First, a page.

ISLAMABAD: Pakistan on Friday made it clear that if there was any violation of 2003’s ceasefire agreement from Indian, Pakistan would respond.
During his weekly press briefing, the Foreign Office Spokesperson Nafees Zakaria said that Pakistan did not want to escalate tension with Indian, but it would respond to any ceasefire violation from India.
He said that the western media had positively highlighted the recent uprising in the Occupied Kashmir. He said that the people of Occupied Valley were looking towards international organizations and community for justice.
The FO spokesman said that the Kashmiris were bravely fighting Indian occupation. He said that the India Defence Minister statement regarding Atomic Doctrine was reflective of India’s double standards.
He said that the aggressive designs of India were not only a threat to the region’s peace but also for the whole world. He said that the occupation forces were continuously targeting the civilian populations in the Occupied Kashmir.
He said that civil society, Kashmiri fraternity and members of parliament in Europe and America had supported the just struggle of Kashmiris.
The Spokesman said that India wanted to divert the attention of the world from the deteriorating situation of Occupied Kashmir. He said that Pakistan did not want to escalate tension with Indian, but would be raising Kashmir issue at every forum.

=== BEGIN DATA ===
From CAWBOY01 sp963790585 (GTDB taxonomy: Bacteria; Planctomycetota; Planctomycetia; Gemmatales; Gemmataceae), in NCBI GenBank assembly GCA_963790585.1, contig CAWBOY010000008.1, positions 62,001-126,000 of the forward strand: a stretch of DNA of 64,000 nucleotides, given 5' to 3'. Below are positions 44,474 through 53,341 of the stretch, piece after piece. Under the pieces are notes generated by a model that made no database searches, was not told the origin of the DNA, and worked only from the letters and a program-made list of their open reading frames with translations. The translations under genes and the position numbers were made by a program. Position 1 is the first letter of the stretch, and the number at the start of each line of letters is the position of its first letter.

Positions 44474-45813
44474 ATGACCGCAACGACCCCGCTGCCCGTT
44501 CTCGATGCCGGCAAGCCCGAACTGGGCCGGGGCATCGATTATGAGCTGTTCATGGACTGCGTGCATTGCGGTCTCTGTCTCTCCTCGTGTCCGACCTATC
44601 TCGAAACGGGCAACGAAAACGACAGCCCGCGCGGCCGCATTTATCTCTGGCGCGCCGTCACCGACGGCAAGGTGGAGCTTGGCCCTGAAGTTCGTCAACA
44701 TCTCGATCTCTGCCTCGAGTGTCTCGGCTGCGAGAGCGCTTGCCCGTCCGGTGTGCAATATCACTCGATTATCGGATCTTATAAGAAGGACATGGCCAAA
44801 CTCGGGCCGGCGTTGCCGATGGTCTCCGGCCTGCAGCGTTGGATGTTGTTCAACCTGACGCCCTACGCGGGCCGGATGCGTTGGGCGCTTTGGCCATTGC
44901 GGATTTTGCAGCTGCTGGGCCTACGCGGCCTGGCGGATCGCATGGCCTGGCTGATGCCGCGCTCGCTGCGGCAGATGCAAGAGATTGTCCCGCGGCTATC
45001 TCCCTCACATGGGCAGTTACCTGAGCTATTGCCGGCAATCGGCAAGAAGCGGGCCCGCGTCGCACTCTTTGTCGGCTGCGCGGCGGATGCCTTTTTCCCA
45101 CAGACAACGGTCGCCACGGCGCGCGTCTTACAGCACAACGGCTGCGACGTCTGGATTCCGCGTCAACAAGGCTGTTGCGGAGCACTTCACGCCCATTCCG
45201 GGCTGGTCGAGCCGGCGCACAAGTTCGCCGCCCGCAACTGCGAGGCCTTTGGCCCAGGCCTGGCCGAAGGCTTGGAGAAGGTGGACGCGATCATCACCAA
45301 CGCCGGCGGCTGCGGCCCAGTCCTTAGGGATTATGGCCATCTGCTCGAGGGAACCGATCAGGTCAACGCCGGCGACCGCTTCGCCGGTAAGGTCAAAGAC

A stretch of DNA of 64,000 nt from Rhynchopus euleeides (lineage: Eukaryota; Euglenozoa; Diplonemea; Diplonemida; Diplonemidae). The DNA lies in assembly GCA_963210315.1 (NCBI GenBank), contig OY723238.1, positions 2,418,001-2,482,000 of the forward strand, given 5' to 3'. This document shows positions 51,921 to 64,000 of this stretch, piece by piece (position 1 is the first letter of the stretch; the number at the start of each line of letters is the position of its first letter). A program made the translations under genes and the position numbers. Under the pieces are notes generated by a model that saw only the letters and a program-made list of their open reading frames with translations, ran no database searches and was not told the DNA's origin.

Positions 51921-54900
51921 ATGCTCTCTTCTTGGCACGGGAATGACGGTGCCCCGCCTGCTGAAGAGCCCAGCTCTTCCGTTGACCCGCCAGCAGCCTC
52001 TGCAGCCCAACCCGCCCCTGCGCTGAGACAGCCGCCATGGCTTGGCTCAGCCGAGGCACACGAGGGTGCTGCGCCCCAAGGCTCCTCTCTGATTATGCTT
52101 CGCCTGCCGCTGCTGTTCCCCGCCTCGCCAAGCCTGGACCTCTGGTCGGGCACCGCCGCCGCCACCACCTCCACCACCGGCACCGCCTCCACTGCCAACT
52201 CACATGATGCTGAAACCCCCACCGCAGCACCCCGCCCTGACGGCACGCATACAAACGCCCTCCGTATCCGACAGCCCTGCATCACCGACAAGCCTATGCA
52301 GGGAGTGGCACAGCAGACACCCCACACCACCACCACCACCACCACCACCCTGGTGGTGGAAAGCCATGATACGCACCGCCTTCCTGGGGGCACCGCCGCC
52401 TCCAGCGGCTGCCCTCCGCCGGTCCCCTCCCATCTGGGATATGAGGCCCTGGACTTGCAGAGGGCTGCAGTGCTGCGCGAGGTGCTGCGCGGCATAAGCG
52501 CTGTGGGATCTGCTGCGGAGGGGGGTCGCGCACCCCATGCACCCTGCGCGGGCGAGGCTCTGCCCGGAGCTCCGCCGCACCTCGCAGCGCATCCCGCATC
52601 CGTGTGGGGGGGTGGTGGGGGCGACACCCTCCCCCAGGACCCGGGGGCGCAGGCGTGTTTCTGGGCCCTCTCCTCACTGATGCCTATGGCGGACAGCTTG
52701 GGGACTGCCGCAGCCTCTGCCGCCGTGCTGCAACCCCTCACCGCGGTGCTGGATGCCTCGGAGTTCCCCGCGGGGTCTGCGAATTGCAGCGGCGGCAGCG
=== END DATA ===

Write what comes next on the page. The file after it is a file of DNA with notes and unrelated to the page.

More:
Regarding the recent visit of Turkish President Recep Tayyip Erdogan, the Foreign Office spokesman said that Turkish President visit was very successful. He recalled that the Turkish President during his address to the joint session of Parliament also raise the issue of Kashmir. He said that Erdogan fully supported Pakistan’s stance on Kashmir.
Regarding PTI’s boycott of the joint session of the Parliament, the Spokesman while terming it as part of local politics avoided commenting on it.
He said that Pakistan had established itself as a serious candidate for membership of the Nuclear Suppliers’ Group.
He said increasing number of countries were following non-discriminatory approach and avoiding any formula to favour a specific country. “There is also growing recognition of the fact that 2008 exemption to India neither benefited non-proliferation regime nor objective of strategic stability in South Asia,” he added.
The spokesman expressed the confidence that members of the NSG would bear in mind the need to prevent further erosion of non-proliferation regime and preserving credibility of the NSG as a rule-based organization.